Lane Snapper (Kanulcha)


Another tastiest fish from the snapper family, Lane Snapper is a rare but highly prized catch of the Arabian sea.

The size you get Approx 200 gm to 1 kg per fish.

Note: All our prices and billings are based on the pre-cleaning/cutting weight of the seafood. The net weight at the delivery time will depend on the cleaning you choose.

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The lane snapper, the Mexican snapper, redtail snapper, or spot snapper, is a species of marine ray-finned fish, a snapper belonging to the family Lutjanidae. A fish that lives in different habitats and is excelling in eating fish. This is a very easy fish-to-fillet with easy to follow bone structure.

Lane snappers are set apart from other red-bodied snappers by the eight narrow yellow lines that run the length of the fish.

Flavor Profile

Like all other snappers, Lane Snapper has delicate flesh with a delicate flavor. The flesh is near white with darker areas just under the skin, but these do not have a strong taste. Lane snappers are regarded as a great eating fish – mainly because their diet is so varied.


  • English Name: Lane Snapper, Mexican Snapper
  • Local Name: Kanulcha
  • Scientific Name: Lutjanus synagris


Adult lane snappers live in a variety of habitats, but are most commonly observed over reefs and vegetated sandy bottoms in shallow inshore waters. This species has also been reported in offshore waters to depths of 1300 feet (400 meters). Once established, adult snappers remain in the same area for their entire lives.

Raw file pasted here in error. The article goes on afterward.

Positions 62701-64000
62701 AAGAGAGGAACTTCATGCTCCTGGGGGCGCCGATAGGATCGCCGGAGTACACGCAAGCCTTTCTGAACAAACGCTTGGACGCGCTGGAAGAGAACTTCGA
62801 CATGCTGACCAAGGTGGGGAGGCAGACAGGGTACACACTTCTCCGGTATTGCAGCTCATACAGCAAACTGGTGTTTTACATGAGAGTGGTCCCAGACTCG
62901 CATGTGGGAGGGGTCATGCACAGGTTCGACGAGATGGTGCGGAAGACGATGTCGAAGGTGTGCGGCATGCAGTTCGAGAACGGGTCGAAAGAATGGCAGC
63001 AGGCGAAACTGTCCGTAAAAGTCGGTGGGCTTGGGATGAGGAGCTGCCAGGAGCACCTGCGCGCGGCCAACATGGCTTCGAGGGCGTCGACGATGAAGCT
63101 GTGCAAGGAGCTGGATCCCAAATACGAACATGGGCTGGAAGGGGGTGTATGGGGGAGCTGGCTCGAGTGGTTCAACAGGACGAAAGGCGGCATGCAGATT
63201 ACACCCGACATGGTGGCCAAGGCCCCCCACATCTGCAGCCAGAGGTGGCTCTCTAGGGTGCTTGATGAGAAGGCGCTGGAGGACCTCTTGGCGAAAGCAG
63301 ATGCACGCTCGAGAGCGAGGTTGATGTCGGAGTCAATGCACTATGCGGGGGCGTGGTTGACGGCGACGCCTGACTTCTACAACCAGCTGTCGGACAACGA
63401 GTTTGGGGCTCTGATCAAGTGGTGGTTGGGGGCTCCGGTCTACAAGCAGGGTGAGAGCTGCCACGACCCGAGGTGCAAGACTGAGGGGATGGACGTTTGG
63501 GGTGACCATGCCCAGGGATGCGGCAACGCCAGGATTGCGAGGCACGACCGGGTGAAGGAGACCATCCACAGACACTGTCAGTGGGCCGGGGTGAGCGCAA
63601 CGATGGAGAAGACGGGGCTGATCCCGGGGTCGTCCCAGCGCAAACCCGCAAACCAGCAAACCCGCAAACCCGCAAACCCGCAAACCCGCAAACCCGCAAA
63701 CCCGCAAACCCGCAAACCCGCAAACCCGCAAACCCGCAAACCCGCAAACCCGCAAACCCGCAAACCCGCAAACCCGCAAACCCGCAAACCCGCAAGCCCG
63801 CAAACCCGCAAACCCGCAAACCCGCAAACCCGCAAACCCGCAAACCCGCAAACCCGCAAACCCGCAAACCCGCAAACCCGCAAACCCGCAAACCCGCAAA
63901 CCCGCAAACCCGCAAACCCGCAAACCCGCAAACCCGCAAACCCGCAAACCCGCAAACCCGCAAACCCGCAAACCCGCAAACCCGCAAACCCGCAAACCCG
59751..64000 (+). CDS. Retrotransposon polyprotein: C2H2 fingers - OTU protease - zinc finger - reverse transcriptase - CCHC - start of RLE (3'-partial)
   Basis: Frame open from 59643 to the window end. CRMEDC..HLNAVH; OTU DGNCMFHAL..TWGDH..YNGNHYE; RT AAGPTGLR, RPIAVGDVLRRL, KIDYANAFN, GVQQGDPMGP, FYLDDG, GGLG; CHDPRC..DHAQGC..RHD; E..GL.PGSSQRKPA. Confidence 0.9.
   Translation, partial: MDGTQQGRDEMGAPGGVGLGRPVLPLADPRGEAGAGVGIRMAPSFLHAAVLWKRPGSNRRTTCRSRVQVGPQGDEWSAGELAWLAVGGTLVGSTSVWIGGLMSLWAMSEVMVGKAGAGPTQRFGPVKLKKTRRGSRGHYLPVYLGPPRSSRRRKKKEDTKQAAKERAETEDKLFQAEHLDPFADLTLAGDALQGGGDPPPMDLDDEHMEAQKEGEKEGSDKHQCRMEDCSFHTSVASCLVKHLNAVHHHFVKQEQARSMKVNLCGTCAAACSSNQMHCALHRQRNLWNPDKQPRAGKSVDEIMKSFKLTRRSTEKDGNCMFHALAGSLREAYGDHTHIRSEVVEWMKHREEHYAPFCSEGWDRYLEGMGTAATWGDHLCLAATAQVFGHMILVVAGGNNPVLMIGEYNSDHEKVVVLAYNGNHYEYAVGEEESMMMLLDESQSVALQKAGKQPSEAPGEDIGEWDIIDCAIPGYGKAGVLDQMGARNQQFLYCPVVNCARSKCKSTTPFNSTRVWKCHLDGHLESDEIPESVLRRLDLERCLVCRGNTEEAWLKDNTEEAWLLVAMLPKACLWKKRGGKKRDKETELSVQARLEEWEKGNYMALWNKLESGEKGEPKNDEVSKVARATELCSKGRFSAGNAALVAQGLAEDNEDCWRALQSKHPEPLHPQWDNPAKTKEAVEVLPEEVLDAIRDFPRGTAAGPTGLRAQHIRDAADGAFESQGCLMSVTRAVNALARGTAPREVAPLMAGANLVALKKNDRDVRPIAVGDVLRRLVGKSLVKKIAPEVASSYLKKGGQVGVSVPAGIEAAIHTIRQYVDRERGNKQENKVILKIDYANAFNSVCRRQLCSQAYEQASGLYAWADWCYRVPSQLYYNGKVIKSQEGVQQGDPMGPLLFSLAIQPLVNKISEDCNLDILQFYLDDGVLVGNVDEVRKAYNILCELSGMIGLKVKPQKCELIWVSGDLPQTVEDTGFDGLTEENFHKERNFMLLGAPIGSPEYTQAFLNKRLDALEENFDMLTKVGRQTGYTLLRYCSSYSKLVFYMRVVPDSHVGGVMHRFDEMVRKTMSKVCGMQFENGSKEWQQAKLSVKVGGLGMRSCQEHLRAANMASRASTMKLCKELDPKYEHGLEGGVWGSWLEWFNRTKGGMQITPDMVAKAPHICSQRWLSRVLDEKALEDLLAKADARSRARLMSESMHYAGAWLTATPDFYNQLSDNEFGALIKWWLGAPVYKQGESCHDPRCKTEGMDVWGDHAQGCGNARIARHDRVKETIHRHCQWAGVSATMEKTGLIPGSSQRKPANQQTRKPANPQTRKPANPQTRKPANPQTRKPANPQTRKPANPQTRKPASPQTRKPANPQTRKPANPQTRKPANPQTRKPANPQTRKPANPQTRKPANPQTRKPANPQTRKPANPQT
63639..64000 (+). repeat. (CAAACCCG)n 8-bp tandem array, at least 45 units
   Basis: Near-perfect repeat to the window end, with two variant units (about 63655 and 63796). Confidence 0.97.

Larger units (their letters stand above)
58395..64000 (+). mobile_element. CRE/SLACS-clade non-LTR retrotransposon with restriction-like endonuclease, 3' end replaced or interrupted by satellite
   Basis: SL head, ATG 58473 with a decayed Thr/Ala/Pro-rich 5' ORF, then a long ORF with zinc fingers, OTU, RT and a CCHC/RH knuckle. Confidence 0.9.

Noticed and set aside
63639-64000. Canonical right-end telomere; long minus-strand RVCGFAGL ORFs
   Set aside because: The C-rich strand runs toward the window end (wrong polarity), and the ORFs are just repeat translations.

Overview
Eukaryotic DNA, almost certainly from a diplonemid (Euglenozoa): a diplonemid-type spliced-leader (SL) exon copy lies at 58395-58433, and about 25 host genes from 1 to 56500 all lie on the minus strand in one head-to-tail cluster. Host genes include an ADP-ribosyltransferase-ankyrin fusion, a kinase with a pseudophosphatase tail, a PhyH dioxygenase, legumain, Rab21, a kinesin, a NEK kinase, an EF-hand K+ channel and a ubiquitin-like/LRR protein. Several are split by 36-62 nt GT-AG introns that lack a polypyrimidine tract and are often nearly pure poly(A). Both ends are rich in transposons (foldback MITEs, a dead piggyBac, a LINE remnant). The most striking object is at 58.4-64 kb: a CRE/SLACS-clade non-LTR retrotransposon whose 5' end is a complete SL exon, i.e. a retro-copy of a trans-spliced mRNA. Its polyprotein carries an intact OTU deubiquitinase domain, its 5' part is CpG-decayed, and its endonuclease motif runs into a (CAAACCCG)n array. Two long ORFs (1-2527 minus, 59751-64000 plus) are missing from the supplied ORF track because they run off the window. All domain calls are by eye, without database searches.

Catching Method

They are caught using gillnets, bottom trawls, and handlines.

Physical Attributes

They are one of the most eye-catching snappers of the Arabian sea. The color is silvery-pink to reddish with short, irregular pink and yellow lines on its sides. Diffuse black spot, about as large as the eye. The dorsal fin is centered above the lateral line.


On average, the size range is 200 gm to 1 kg per fish. However, other sizes are also occasionally available.


They are preferred to cut as Whole (gutted), headless (gutted), and boneless fillet. The skin has no strong or “off” flavor but shrinking is extreme, so it needs to be removed for most cooking methods. The skin is thin but fairly strong, so fillets can be skinned easily using the long knife and cutting board Method. The skin can be added to the pot when making stock.

Cutting Preferences

This fish is preferred to be cut as Whole, Gutted, and Headless.

Approx. Cutting Yields

  • Whole: 100%
  • Gutted: 80%
  • Headless and Gutted: 55%
  • Slices: 55%
  • Boneless: 36%

Cooking Preferences

This fish is suited to delicate recipes where its flavor will not be overwhelmed. Skinless fillets fry very nicely in a little olive oil but need a light dusting of rice flour so they hold together. You don’t want much more than that or it will hide the excellent flavor. Fillets hold together well enough for light poaching/frying but boiling in the soup will break them into crumbs.

Health Benefits

  • Heart friendly
  • Lowers Blood Pressure
  • Improves Immune System
  • Strengthens the bones
  • Improves Skin and Hair health

Additional information


Whole (Uncleaned), Whole (Gutted), Boneless Fillet (2 fillates per fish), Boneless Biscuits, Boneless Fingers Sticks, Slices with skin and centre Bone, whole but head remove

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